Killian Donnelly, The Phantom, The Phantom of the Opera, Her Majesty’s Theatre
What has the journey been like to theatres reopening for you, personally?
Emotional. I got three weeks of this role on the tour, and then we closed. And then it was 18 months of nothing. Of the phone not ringing, which hasn’t happened in 18 years. And I had a son and I had a mortgage and so it was possibly the most emotional time during my career.
How does it now feel being back?
Overwhelming! In the most joyous way. Yeah, it’s incredible that first show back with the audience. Like, it’s always a cliche to say the roof lifted off, but I’ve never heard a reaction of an audience so grateful just to be back in theatre. And that was that was incredibly special to witness first hand, but it was the same for us. It was, it was flooring just to see that reaction.
And what was it that you missed the most about live performances?
The dealing with emotions. Dealing with the frustration of someone knocking into you on the tube or in busting into you in Tesco’s, and you’re going, I can’t wait to get to the theatre and sing that song tonight so that I can just pour the emotion out. That had been building up for 18 months. I think there’s a lot of performers, a lot of company members, who are just releasing a lot of energy and emotions through theatre. And as well as that there’s the audience who need the escapism. And yeah, it’s an amazing. I feel incredibly grateful more than ever to be The Phantom, of all things! To be doing that.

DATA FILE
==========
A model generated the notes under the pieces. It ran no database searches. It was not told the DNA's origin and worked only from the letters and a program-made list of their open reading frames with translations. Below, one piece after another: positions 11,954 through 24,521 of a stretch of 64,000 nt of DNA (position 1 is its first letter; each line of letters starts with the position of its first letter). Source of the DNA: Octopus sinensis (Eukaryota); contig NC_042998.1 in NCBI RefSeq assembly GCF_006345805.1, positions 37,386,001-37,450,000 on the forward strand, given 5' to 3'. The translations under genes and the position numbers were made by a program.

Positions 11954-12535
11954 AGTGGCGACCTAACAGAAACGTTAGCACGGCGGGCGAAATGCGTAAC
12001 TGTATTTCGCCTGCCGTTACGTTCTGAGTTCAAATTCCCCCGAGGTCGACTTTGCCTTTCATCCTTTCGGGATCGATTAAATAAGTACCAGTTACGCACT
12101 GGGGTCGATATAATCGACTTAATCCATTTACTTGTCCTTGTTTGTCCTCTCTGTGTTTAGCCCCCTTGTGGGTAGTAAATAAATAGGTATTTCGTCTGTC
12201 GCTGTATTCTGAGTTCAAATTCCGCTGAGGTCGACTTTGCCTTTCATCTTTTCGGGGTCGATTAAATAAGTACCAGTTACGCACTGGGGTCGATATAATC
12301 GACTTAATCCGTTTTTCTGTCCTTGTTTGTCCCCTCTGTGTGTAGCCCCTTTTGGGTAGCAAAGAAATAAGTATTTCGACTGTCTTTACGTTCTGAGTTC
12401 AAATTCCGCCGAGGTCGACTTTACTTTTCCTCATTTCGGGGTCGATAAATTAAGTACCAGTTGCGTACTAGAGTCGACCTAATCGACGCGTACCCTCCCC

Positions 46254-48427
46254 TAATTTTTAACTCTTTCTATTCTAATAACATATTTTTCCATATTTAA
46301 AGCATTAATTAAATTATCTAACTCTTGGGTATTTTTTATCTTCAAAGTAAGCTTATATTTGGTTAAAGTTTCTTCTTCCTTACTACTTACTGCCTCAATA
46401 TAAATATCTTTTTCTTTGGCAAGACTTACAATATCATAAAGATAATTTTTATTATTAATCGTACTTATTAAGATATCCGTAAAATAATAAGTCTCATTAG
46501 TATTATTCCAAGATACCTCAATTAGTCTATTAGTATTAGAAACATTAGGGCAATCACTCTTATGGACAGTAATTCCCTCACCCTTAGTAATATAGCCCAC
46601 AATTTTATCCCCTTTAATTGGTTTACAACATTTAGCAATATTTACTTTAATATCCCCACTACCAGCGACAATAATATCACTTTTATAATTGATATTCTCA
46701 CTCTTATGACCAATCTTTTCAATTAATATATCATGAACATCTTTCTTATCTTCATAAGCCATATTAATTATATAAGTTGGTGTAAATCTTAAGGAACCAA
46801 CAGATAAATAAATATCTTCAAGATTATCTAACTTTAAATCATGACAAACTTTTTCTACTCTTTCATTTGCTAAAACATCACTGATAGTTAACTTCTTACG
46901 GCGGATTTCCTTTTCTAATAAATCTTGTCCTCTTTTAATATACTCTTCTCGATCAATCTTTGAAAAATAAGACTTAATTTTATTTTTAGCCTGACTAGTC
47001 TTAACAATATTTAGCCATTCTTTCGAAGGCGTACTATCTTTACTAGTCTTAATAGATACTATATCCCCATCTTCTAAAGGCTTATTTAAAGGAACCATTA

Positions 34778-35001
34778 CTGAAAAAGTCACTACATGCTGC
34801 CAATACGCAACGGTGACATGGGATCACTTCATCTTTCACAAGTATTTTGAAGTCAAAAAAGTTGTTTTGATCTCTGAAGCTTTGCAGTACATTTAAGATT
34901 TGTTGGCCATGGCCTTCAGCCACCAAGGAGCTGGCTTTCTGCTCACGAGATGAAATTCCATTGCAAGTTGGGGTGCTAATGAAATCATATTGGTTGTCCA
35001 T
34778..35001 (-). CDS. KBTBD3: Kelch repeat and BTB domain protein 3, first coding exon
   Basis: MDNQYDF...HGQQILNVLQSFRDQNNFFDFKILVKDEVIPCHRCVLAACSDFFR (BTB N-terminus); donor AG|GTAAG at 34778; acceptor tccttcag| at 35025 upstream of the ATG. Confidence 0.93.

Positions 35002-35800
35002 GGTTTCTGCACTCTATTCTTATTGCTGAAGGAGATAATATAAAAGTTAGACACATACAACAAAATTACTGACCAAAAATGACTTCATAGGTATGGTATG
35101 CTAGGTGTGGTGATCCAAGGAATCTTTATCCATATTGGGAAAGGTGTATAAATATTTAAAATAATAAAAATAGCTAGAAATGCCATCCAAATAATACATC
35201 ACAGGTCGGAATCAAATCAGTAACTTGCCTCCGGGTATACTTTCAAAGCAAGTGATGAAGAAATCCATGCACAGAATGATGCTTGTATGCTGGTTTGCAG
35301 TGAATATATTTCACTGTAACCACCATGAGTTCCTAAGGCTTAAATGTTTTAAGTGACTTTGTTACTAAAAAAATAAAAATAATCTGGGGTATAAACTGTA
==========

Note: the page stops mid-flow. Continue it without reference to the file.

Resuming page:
Lucy St. Louis, Christine Daaé, The Phantom of the Opera, Her Majesty’s Theatre
How has your journey been from when theatres closed up until when it reopened?
Oh, it’s been such a whirlwind of a journey. The fact that everything closed down and theatres went dark, which is our life. As a as a performer, theatre is my life and it is not just a job, it is something that I love and I’m very passionate about. So, to have that ripped away from me and so many of my friends and colleagues, for so long, was devastating. And all I could do was pray that it was going to hopefully one day reopen. And now I am just so excited to be a part of the reopening on the West End. It has just been a magical journey to get to this point and to bring live theatre back to our audiences and to feel that amazing energy every night onstage.
How has it been, because you weren’t in Phantom before it closed, did you find out about your role during the pandemic?
I was currently contracted to another show just before the pandemic. I was going to be doing Sister Act up with Whoopi Goldberg but that then got pulled, and I was jobless just like quite a lot of my colleagues. And waiting for, hopefully, the industry to be reopened. And I was very, very lucky enough that I had been in the mix for Phantom over a couple of years. And during the closure of the show in the West End, came about me meeting with Andrew Lloyd Webber and now me being a part of the show, back in the West End for the reopening.
Is there anything in particular that you’ve really missed about live performance?
The one thing that I have missed is connecting with a character and telling a story to an audience every night and finding new ways of bringing that character to life every night. Connecting with the audience and bringing the joy that we have as actors from our show and giving that to our live audiences. That is definitely something that I missed. And just going on a journey of escapism every night. It is almost, I’d say, therapy for us to relive and live in characters and tell stories. And so, if it is for us, then I can only imagine what it is for our audiences. And it’s so amazing to be able to give that back to them as we’ve been starved from it for so long.